Gutters are installed on most homes, and homeowners just forget about them. What they don't know could be doing a lot of damage to the house and foundation. Routine gutter maintenance should be on every homeowner's mind.
Maintaining the gutter system on your home is probably the most important thing you can do to prevent water damage.
Three recent examples of lack of proper gutter maintenance are worth mentioning.
1) I walked into the basement and immediately noticed water seepage along the edges. The owner said it happens once in a while. I asked when the gutters were cleaned last and he replied. "Never". Uh..oh. I advised to get the ladder out or hire a service to clean the gutters. He did do it himself and shortly after, we had torrential rains and guess what? No water in the basement.
2) On a home inspection the inspector always checks the leaders and recommends extensions if the gutter water is emptying too close to the house and foundation. In this case, the gutters were emptying into a small garden which closely adjoined a brick walkway. The water had been continually dousing that walkway for years and there was considerable degradation. The owner had the leaders rerouted away from the foundation and sidewalk to prevent further damage. However, the walkway needed a costly repair.
3) The wood deck and doors had rot in random places. One look UP showed a few sags in the gutters which explained what must have been a heavy flow of water from the gutters down to the deck over time causing the rot. Another costly repair.
So what should a homeowner do?
Simple. Maintain the gutter system. Here are a few tips that might help in preventing water from getting INTO the house and water damage on the exterior.
The most common problem is clogged gutters and downspouts. They can be so filled with leaves, twigs and other debris that they are virtually useless and may even pull away from the house due to the weight of all the junk inside. Clean or get them cleaned at least once a year, more if you have a lot of trees. There are also mesh covers that will help or gutter guards which keep the debris out of the gutters. Consult a trusted gutter contractor for advice of what is best for your house and budget.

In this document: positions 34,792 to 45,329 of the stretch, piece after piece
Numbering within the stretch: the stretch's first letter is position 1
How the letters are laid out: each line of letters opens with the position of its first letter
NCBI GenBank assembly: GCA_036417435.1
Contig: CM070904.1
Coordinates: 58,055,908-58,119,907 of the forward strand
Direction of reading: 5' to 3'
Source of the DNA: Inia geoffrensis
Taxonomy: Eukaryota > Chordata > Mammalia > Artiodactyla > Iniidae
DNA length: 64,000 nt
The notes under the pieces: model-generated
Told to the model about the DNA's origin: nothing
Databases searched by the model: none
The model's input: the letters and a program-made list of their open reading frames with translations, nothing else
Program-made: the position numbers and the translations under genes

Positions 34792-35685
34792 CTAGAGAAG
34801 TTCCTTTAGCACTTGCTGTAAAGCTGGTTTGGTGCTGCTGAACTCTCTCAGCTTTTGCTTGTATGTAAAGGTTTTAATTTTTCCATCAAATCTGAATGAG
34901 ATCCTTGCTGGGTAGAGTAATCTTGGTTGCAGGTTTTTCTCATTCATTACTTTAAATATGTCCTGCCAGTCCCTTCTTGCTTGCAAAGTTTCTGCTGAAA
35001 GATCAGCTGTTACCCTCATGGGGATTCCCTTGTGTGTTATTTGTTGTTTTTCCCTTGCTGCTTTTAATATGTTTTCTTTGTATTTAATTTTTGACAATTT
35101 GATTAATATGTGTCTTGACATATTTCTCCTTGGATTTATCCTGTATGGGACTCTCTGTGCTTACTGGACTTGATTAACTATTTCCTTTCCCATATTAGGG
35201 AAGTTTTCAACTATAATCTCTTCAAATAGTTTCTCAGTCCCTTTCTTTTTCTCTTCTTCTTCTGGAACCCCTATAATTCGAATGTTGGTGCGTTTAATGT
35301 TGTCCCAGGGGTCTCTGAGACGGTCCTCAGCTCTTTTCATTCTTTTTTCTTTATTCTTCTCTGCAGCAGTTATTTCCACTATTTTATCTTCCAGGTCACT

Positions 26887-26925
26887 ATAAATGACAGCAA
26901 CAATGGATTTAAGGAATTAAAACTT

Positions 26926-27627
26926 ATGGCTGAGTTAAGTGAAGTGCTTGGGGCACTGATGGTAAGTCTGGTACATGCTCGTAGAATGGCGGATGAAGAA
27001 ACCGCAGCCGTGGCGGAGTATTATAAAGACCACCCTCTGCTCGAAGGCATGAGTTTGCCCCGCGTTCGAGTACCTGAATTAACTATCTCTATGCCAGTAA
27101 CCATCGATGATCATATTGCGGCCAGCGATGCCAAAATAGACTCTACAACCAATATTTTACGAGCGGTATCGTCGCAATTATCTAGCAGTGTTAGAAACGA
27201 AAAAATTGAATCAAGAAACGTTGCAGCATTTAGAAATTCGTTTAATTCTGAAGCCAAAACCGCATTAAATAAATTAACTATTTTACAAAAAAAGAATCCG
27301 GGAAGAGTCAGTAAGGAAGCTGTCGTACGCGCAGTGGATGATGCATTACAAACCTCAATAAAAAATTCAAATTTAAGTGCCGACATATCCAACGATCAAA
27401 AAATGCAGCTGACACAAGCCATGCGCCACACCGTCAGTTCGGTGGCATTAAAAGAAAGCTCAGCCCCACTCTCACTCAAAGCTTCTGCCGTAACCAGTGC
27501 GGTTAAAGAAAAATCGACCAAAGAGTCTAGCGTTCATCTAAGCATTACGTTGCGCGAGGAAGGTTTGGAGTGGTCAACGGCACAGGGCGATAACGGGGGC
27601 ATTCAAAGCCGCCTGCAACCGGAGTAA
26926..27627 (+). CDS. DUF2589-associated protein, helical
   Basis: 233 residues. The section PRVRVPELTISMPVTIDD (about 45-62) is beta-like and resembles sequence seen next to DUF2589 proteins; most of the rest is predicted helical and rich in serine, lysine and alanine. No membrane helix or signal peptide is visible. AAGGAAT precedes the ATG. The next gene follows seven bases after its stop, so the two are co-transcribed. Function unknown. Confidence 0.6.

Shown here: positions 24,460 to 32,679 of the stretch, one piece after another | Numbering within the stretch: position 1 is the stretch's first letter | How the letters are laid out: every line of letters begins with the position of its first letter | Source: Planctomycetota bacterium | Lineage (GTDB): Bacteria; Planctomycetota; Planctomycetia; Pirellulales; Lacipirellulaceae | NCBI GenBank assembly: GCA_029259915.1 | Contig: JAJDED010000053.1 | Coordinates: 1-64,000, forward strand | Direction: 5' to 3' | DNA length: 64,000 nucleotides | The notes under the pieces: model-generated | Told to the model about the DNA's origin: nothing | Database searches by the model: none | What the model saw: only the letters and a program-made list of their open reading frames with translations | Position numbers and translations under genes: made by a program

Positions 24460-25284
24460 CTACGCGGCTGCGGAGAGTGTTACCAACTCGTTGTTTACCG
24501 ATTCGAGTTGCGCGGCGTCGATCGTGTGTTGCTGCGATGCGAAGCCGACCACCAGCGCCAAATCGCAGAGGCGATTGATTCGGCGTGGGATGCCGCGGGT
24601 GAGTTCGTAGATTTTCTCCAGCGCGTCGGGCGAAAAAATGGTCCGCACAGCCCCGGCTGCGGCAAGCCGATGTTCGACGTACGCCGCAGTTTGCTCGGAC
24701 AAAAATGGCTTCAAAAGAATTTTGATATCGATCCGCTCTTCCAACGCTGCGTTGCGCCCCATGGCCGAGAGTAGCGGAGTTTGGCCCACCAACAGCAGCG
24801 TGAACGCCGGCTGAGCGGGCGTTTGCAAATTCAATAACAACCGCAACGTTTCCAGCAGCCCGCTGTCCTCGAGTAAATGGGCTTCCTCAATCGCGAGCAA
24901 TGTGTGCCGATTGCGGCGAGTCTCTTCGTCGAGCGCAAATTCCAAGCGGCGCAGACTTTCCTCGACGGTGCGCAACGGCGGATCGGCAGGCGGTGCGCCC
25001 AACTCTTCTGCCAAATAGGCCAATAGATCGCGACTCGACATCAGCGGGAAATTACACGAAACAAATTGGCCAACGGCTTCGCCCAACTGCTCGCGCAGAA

Check the gutter extensions or leaders. The leaders should extend from the downspout several feet from the house, or the water will head for the lowest point -- your basement. Not very expensive and easy to install. Just be sure the water does not empty onto a brick walk like the situation above.
Correct sagging gutters by getting new hangers which is the hardware that secures the gutters to the fascia. There could be some deterioration so they have pulled away from the wood or maybe they might be spaced too far apart to support the weight of the full gutters. Hangers are inexpensive.
There is also the possibility that the gutters may not be pitched correctly. The gutters should have about a quarter inch slope for about every ten feet. How do you know if they are slanting correctly? Inspect your gutters and if there is standing water in them, they are not pitched enough.
Another issue is that the gutter joints could be leaking. There are gutter sealant products and gutter patching kits available in hardware stores.
I am not a gutter specialist, but I am a homeowner with gutters. In the past, I did have a gutter area that was not functioning property and eventually contributed to some wood rot. I learned from a gutter installer how to maintain them. I now have a gutter guard system installed which have kept my gutters clog-free. In absence of such a system, I do suggest regular gutter maintenance.
The issues I described above are only a few of the MANY I have encountered during inspections. As a homeowner, routine gutter maintenance should be on your mind. It does not cost a lot and could prevent costly repairs.